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AI & Machine Learning

Key requirements for an MLOps foundation

September 1, 2020
Craig Wiley

Director of Product Management, Cloud AI and Industry Solutions

AI-driven organizations are using data and machine learning to solve their hardest problems and are reaping the rewards. 

“Companies that fully absorb AI in their value-producing workflows by 2025 will dominate the 2030 world economy with +120% cash flow growth,”1 according to McKinsey Global Institute. 

But it’s not easy right now. Machine learning (ML) systems have a special capacity for creating technical debt if not managed well. They have all of the maintenance problems of traditional code plus an additional set of ML-specific issues: ML systems have unique hardware and software dependencies, require testing and validation of data as well as code, and as the world changes around us deployed ML models degrade over time. Moreover, ML systems underperform without throwing errors, making identifying and resolving issues especially challenging. Put another way—creating an ML model is the easy part—operationalizing and managing the lifecycle of ML models, data and experiments is where it gets complicated. 

Today we are announcing a set of services that will simplify Machine Learning Operations (MLOps) for data scientists and ML engineers, so that your business can realize the value of AI. 

Unifying ML system development and operations

Starting with AI Platform Pipelines: we announced a hosted offering for building and managing ML pipelines on AI Platform earlier this year. We now have a fully managed service for ML pipelines that will be available in preview by October this year. With the new managed service, customers can build ML pipelines using TensorFlow Extended (TFX’s) pre-built components and templates that significantly reduce the effort required to deploy models.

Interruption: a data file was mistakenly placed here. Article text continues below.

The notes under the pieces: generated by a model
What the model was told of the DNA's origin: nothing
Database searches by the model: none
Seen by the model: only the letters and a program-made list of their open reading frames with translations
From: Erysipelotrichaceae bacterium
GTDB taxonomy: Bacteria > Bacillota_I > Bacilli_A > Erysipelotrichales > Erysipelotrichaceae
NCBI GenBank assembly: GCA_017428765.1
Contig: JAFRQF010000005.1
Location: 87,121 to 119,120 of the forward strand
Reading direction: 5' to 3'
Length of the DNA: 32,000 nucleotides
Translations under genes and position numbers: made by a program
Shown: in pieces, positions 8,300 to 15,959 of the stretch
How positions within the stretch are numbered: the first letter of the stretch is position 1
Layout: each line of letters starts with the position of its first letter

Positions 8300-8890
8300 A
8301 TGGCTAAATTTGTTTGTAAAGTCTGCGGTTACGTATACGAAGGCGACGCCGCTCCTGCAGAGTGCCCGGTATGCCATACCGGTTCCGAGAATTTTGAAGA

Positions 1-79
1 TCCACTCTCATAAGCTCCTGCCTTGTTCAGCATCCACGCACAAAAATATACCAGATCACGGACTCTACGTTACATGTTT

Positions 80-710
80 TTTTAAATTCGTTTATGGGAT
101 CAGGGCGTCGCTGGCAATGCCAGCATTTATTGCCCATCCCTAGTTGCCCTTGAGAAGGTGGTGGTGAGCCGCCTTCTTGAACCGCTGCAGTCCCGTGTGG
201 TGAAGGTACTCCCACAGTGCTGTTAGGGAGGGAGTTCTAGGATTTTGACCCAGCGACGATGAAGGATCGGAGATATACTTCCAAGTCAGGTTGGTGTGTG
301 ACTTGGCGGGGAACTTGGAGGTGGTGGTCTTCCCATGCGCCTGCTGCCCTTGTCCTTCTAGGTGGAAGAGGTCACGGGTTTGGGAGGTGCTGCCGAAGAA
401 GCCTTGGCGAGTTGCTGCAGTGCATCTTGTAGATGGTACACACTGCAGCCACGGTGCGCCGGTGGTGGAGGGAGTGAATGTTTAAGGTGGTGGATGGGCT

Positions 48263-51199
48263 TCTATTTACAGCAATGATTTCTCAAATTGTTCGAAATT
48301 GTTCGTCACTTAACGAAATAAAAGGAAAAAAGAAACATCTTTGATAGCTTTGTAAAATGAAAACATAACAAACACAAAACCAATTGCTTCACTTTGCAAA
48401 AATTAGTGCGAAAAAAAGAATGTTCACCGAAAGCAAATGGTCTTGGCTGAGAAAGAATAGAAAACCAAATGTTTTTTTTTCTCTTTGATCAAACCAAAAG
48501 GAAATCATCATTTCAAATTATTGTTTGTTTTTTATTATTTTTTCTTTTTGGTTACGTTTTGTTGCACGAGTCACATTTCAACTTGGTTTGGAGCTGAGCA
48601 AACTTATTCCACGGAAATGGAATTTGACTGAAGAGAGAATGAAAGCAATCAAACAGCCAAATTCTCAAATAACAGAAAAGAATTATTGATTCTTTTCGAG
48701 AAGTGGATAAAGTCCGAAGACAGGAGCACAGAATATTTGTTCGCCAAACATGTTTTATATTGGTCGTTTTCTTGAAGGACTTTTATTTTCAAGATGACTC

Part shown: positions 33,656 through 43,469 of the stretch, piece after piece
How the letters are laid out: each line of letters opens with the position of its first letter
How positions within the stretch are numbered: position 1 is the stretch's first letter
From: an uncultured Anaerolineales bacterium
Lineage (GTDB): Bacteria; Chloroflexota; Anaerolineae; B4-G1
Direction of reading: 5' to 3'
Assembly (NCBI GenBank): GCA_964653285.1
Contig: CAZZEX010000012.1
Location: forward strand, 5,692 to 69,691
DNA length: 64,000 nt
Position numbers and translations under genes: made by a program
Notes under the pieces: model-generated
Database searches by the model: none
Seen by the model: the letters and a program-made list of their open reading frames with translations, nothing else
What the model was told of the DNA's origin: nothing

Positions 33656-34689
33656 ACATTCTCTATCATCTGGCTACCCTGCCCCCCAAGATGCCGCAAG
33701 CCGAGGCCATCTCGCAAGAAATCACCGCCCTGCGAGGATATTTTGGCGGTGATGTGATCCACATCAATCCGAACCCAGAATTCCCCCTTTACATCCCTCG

We offer a Continuous Evaluation service in our platform that samples prediction input and output from deployed ML models, then analyzes the model’s performance against ground-truth labels. If the data needs human labeling, it also helps customers assign human reviewers to provide ground truth labels to evaluate model performance. We are excited to announce a Continuous Monitoring service that will monitor model performance in production to let you know if it is going stale, or if there are any outliers, skews, or concept drifts, so teams can quickly intervene, debug, or retrain a new model. This will simplify the management of models at scale, and help data scientists focus on models that are at risk of not meeting business objectives. Continuous Monitoring is expected to be available to customers by the end of 2020.

The foundation of all these new services is our new ML Metadata Management service in AI Platform. This service lets AI teams track all the important artifacts and experiments they run, providing a curated ledger of actions and detailed model lineage. This will enable customers to determine model provenance for any model trained on AI Platform for debugging, audit, or collaboration. AI Platform Pipelines will automatically track artifacts and lineage and AI teams can also use the ML Metadata service directly for custom workloads, artifact and metadata tracking. Our ML Metadata service is expected to be available in preview by the end of September.